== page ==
For Tsering Bhutia of Gangtok, having secured admission in two of Delhi University’s best colleges — St. Stephen’s College and Shri Ram College of Commerce (SRCC) — is not reason enough to celebrate.
Her real concerns are about finding a hostel seat. “I have heard many stories about the problems women students face while living in private accommodation. Not only is it more expensive, it is unsafe. I will join SRCC if I get hostel here,” said Bhutia, who has scored 95 per cent marks in Class XII.
Bhutia has failed to get admission in St. Stephen’s Residence, and the chances of getting into the SRCC hostel are also bleak, given the fact that the college offers only three (hostel) seats for Economics (Honours) students. For women students from all over the country, getting into a college hostel is always preferable from the safety point of view. Priyanka Priyadarshini from Patna is one such student.
<b1>“We were a bit shaky earlier about my daughter studying in DU, given the law and order situation. But now we have decided not to let go of this opportunity. Even before she applied to colleges, we found out about paying guest accommodation,” Anjani Kumar, Priyanka’s father, told this corrrespondent over the phone from Patna.
Accommodation has always been a tricky issue, and things are particularly difficult for women, given the fact that only a handful of colleges offer them hostel seats. Co-educational colleges like St. Stephen’s, SRCC, Ramjas, Hindu, Kirori Mal, Hans Raj offer hostel facilities.
But of these colleges, only the first three offer hostel space for women. Hindu, however, is set to add a women’s hostel by the next academic year. Women’s colleges like Miranda House and Indraprastha remain in demand as they offer hostel facilities. Both the colleges are also augmenting their residential facilities.
SRCC principal P. C. Jain said, “We offer 50 hostel seats for women, while the number of for men students is 150. But we have just received some grant for a women’s hostel and are hoping to add 100 more rooms by next year.” He said the present hostel was carved out of the existing space for men and a new hostel should make things fair.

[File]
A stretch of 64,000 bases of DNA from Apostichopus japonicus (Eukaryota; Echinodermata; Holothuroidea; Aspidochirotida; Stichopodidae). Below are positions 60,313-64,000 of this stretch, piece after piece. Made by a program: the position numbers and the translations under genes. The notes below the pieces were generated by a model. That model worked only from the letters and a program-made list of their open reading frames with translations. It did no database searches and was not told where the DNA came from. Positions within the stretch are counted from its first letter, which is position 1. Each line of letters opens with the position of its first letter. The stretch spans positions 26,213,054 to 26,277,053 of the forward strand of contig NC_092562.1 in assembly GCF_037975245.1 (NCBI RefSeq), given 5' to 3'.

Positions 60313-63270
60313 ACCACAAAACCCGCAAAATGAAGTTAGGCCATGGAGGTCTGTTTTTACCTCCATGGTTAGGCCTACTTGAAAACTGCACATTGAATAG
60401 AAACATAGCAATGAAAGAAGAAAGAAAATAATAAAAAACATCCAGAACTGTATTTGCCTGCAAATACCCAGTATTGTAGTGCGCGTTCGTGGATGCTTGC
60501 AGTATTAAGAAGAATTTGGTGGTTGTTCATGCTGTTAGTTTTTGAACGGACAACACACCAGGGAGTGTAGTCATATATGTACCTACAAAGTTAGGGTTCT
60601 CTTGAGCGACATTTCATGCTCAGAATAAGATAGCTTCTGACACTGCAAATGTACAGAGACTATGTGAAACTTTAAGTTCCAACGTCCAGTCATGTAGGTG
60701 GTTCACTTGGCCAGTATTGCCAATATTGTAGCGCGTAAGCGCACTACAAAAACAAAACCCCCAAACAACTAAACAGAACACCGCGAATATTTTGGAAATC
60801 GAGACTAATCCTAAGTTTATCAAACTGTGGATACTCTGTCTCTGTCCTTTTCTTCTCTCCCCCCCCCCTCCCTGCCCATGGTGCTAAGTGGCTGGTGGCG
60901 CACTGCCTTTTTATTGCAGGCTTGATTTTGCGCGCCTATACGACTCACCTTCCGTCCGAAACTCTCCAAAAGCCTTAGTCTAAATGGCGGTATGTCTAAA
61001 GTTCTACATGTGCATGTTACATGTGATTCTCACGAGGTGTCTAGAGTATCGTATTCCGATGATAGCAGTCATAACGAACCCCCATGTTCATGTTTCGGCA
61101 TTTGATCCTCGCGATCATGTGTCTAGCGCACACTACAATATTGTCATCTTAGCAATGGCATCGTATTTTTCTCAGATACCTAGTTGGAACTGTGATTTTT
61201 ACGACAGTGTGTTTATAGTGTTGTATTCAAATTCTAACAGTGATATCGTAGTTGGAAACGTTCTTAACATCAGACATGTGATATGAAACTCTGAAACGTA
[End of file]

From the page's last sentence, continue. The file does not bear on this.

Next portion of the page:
At St. Stephen’s too, more hostel seats are offered to men as compared to women. The college offers 350 seats, of which 230 are for men, and 120 for women. Vinod Chaudhry, media adviser, St. Stephen’s College, said: “The division of seats is as per a ratio of 1:2. A woman student gets a hostel seat for every two male students. We have plans to construct an additional women’s hostel, but that plan has not taken off.”
Things are worse in South Campus, with only Lady Shri Ram College offering hostel accommodation. Sri Venkateswara is the only other college that is set to start providing hostel facility for both men and women students from October this year.
Where’s the room in DU?
In North Campus, co-ed colleges St. Stephen’s, SRCC, Ramjas, Hindu, Kirori Mal and Hans Raj offer hostel facilities. But only the first three offer hostel seats for women students.
St. Stephen’s plans to construct an additional hostel for women, but no efforts yet towards that direction. In South Campus, Lady Shri Ram is the only college offering hostel accommodation.
Sri Venkateswara College will start providing hostel facilities for both men and women students by October this year.